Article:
Tall, slender stems of grass swish in the warm summer breezes, while coreopsis and coneflowers bob their heads, as if waving. They and dozens of other plants grow in a diverse garden planted on top of a garage in the middle of St. Louis, Missouri. If a person doesn't look up when walking or driving by, they'll miss seeing it.
Green Roof Revolution
St. Louis is one of the more recent cities to jump up on the “green roof” bandwagon. Chicago has long been known as a green city, with many green roof installations, including one atop City Hall. Seattle and Toronto are also leaders in the field, with large numbers of residential green roofs. In the Central Midwest, with its hotter climate, the challenges of growing green roofs are greater. St. Louis has a strong community of landscape architects and engineers who are helping to fuel the trend in Missouri with their innovative variations in green roof design.
What's So Great About Green Roofs, Anyway?
A green roof completely covers this flat-roofed home in Thousand Islands, Ontario, Canada. (Photo Credit: Shim-Sutcliffe Architects and greenroofs.com)
City residents, along with landscape architects, are pushing the trend as they realize they can maximize their spaces. Some homeowners add decks and walkways in addition to plantings, to create a visually appealing setting to entertain or relax. Others add rooftop patio planters, where they can grow extra garden produce in pots.
But the benefits don't stop with creating a spot to kick back with a bottle of wine after a long day and some extra veggies on the table. Falling rain takes time to percolate through a green roof, resulting in city sewers that aren't overwhelmed. Rainwater may take several days to drip through, and can then be collected in barrels to water the yard, saving money in watering costs. A green roof lessens the urban heat island effect, too. Green roofs, once established, become ecological habitats for birds, butterflies and other insects. In some cities, enterprising owners have installed rooftop beehives and harvest their own green roof honey. One of the major benefits, felt in the pocketbook, is that the insulation effect of green roofs reduces a homeowner's direct costs of both heating and cooling a residence.
Daisies, Daffodils or Dianthus?
“Primarily what is different from green roofs in St. Louis compared to green roofs in other parts of the country is the plant palette,” says Hunter Beckham, a St. Louis-based landscape architect with SWT Design (swtdesign.com), which has won awards for their green roof designs. “The structure and drainage of the roofs are the same, but different plants may be planted to stand up to our our higher temperatures and less humidity.”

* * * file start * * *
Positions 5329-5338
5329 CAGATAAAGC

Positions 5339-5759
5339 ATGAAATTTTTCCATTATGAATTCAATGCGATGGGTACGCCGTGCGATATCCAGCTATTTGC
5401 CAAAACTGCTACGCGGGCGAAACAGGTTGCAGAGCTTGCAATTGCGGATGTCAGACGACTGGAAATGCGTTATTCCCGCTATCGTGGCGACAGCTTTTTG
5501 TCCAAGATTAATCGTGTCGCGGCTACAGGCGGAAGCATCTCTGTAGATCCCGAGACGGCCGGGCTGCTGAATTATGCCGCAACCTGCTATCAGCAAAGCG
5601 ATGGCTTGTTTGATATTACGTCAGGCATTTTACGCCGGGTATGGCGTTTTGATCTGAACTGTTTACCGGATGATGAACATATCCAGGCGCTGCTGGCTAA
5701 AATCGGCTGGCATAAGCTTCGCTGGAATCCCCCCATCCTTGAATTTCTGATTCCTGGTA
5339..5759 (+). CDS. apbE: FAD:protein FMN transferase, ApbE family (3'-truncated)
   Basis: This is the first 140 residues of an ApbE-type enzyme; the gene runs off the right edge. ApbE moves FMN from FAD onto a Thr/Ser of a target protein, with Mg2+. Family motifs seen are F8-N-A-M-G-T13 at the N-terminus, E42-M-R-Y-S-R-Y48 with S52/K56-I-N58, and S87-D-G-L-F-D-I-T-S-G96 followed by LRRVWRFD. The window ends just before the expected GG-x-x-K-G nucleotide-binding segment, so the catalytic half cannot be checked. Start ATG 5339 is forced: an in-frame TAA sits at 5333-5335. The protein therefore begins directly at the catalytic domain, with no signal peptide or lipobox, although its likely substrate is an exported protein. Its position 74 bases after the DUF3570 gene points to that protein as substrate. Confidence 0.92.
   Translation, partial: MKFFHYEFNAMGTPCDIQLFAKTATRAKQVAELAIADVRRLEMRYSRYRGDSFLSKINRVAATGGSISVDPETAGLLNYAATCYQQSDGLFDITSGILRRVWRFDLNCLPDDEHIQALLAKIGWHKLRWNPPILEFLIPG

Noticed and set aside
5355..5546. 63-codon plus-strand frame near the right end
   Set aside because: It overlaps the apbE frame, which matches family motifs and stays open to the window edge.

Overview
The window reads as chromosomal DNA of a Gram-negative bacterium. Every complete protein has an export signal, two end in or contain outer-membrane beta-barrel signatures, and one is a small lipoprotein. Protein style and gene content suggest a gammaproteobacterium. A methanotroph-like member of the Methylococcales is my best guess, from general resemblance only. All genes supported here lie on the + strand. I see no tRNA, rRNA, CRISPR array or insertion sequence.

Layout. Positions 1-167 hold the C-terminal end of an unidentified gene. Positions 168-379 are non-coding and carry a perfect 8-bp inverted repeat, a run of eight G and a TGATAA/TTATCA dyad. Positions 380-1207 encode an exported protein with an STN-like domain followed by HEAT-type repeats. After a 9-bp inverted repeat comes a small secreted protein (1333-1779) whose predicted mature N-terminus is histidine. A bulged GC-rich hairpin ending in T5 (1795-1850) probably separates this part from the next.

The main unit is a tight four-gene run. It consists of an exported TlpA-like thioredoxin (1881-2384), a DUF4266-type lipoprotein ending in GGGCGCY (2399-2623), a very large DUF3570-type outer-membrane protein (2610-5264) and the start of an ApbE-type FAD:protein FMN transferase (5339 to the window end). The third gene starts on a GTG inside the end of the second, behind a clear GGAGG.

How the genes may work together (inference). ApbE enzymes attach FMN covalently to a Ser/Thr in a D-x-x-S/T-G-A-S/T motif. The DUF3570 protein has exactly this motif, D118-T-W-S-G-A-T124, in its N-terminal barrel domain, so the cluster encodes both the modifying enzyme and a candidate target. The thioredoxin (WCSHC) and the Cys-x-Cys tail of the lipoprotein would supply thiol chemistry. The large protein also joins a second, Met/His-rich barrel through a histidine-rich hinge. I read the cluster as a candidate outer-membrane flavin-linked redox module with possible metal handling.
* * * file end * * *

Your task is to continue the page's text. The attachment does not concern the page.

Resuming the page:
Beckham often chooses herbs such as thyme, lavender and yarrow, but also selects from a wide variety of prairie plants, including coneflower, black-eyed Susan, Missouri primrose, and even prickly pear. Additional plants might include drought tolerant sedums, creeping juniper, Allium, Astilbe, Crocus and other bulbs, and several types of grasses, among many choices available. “Green roofs are not a 'natural' landscape,” he explains, “so it's not necessary to limit plant selection to local natives, though many natives work well in rooftop gardens.” He adds that some plants that are usually avoided are tall trees, which might overwhelm a green roof, both in size and in weight, and plants with a long tap root.
Green Roof Components
Before a green roof can be added on a house, garage or shed, an engineer needs to look at the structure and make sure it is strong enough to support the added weight of soil and plants. Otherwise, the first step may mean additional construction to strengthen the framing. “Structure is critical,” says Beckham.
Green roofs usually consist of five components. The first is a protection membrane, which prevents water from penetrating the roof. Additional components include drainage material, filter fabric, soil and plants.
Soil may be applied from 2 inches to 8 feet deep, though most installations have between 2 to 15 inches. The depth of the soil also helps determine which plants can be installed. “This is not typical garden soil,” explains Beckham. “Green roof soils are lightweight, and are designed so that larger aggregate particles rise to the top to withstand winds and prevent the soil from blowing away. The lower inches of soil contain more nutrients for the plants.”
Installation and Maintenance
For a typical residence, it takes a month or more to install a green roof, in a typical five-layered system. Green roofs can also be installed as a modular system, with the modules pre-grown. These can be installed in a weekend, as long as the structural work has been done in advance and permits have been obtained.
Extra watering is needed while the plants become established, which is usually a year, perhaps two. By the third year, plants should be well acclimated. If installed and maintained properly, a green roof should last 40 to 60 years, far longer than the life of shingles typically found on roofs.
Maintenance consists of plucking out weed seeds that blow in, such as elm and maple seeds, and occasionally replacing a plant that has become too big.
A Versatile Spot
Once a green roof is established, owners will think up many more ways to use the space. Some may install a small terrace with outdoor seating, while others add a golf putting range, set up a sunbathing area, or install a small water garden or bubbler fountain. Large roof spaces may even include a basketball or tennis court among the plantings. Whatever the use, green roofs are a trend that is becoming more prevalent. Perhaps there's one already in a neighborhood near you.
For more information, obtain one of the books on green roofs by Ed Snodgrass, such as The Green Roof Manual: A Professional Guide to Design, Installation and Maintenance.